Dems’ fury threatens tax cut deal

House and Senate Democrats of all stripes reacted with fury Tuesday to President Obama’s tax-cut deal with Republicans, threatening the package’s passage through Congress.

Rep. Chris Van Hollen (D-Md.), the assistant to Speaker Nancy Pelosi, accused the president of abandoning a bipartisan effort in favor of negotiating solely with the GOP. 

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“There came a point where clearly they decided to cut a deal with the Republicans,” Van Hollen, the lead House Democratic negotiator in the bipartisan group created to forge a deal following a White House meeting last week, told The Hill.

Van Hollen, speaking after a meeting of Democratic leaders in the Capitol, said it had become clear following last week’s House vote on extending only the tax cuts for the middle class that further talks by the group would bear no fruit.

As Democratic leaders met with Vice President Joe Biden over the weekend at the White House, administration conversations with Senate Republicans were “obviously” ongoing, Van Hollen said.

Asked Tuesday if House Democrats were adequately included in the tax-cut negotiations, House Majority Leader Steny Hoyer (D-Md.) said: “I don’t think House Democrats think so.”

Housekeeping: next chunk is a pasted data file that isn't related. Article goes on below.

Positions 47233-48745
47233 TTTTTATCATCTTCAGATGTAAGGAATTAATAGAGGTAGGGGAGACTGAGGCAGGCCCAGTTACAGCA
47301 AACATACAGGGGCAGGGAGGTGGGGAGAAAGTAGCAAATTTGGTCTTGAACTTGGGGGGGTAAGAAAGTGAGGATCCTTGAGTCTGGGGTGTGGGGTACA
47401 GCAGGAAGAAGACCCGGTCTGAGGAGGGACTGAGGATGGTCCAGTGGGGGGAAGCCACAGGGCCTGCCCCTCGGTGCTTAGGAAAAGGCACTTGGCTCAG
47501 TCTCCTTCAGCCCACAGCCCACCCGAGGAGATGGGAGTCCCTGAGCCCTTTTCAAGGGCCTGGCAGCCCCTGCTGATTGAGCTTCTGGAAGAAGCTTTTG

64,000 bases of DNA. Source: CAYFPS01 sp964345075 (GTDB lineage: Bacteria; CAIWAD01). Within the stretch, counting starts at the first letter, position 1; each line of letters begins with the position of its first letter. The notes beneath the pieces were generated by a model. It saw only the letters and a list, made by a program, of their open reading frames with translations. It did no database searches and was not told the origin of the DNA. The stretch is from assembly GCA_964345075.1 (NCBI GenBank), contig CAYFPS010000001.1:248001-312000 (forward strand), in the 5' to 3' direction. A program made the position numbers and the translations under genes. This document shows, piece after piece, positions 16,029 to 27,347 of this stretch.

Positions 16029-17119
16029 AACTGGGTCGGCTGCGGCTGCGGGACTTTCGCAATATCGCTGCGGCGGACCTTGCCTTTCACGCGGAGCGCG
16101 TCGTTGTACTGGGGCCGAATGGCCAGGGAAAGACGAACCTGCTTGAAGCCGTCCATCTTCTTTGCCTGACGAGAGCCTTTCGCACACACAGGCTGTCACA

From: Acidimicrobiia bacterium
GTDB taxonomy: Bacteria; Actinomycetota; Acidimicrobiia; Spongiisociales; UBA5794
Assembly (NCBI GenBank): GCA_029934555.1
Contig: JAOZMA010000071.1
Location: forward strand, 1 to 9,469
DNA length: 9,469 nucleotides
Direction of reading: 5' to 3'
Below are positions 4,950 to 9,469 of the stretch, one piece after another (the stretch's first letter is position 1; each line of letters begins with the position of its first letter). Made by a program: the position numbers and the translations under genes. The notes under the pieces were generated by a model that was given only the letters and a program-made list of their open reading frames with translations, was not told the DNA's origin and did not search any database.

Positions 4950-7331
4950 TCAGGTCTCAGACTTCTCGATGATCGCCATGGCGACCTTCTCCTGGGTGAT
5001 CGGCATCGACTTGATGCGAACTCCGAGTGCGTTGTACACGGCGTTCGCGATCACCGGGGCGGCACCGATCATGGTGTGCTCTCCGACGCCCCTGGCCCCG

He also said Obama failed to convince Democratic leaders to support the deal during a White House meeting on Tuesday. “There was a discussion. It took some time, but there was no agreement reached,” he said.

 Tensions ran high at both ends of Pennsylvania Avenue one day after the deal was announced.

In the House, Democratic leaders prepared for an evening meeting of their caucus where the tax deal was to be discussed, while in the Senate, Democratic lawmakers were forced to wade through a crush of reporters choking the Ohio Clock corridor to make it to a lunchtime caucus meeting where Biden offered a point-by-point description of the agreement.

Obama called a surprise press conference after the backlash, but showed more anger with criticism from his party than interest in making changes to the deal.

Democratic senators seemed exasperated at times as they had to answer a barrage of questions about the deal before they had time to review its details on paper. But what Democrats read in media reports was enough to spark major disappointment.

Sen. Mary Landrieu (D-La.) faulted the deal for extending tax cuts for families with more than $1 million in income at a cost of $46 billion. She said it verged on “moral corruptness.”

“If I end up voting for this package, it will not be silently, it will be being dragged to that position having firmly established that I disagree strongly with some provisions and can’t imagine this president leading the country in that direction,” Landrieu said.

 Landrieu’s strong reaction is troubling for Obama because she is one of the most centrist members of the Democratic Conference. She voted for the package of income tax cuts that passed the Senate in 2001 under President George W. Bush.

 Liberals also slammed the deal.